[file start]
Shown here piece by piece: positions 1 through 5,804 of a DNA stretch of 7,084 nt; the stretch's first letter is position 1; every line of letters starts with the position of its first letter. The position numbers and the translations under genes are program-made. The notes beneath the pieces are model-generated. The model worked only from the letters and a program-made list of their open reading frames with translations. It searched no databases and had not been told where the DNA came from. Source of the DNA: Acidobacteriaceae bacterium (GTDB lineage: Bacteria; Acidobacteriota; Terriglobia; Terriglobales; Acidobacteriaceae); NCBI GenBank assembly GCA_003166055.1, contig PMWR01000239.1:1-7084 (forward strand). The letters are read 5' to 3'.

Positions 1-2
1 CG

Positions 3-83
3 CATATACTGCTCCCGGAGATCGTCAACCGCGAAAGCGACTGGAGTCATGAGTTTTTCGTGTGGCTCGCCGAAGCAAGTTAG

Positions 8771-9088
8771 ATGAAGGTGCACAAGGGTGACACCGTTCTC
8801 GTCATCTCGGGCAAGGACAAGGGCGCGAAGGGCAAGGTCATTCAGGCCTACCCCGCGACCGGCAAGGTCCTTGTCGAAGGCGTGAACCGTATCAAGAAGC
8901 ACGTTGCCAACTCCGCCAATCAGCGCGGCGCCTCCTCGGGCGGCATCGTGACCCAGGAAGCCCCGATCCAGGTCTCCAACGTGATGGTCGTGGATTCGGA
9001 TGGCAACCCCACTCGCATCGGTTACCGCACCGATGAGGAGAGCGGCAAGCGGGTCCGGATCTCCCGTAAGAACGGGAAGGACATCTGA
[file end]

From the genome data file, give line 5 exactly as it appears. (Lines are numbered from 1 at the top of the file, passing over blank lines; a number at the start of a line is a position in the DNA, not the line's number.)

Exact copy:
3 CATATACTGCTCCCGGAGATCGTCAACCGCGAAAGCGACTGGAGTCATGAGTTTTTCGTGTGGCTCGCCGAAGCAAGTTAG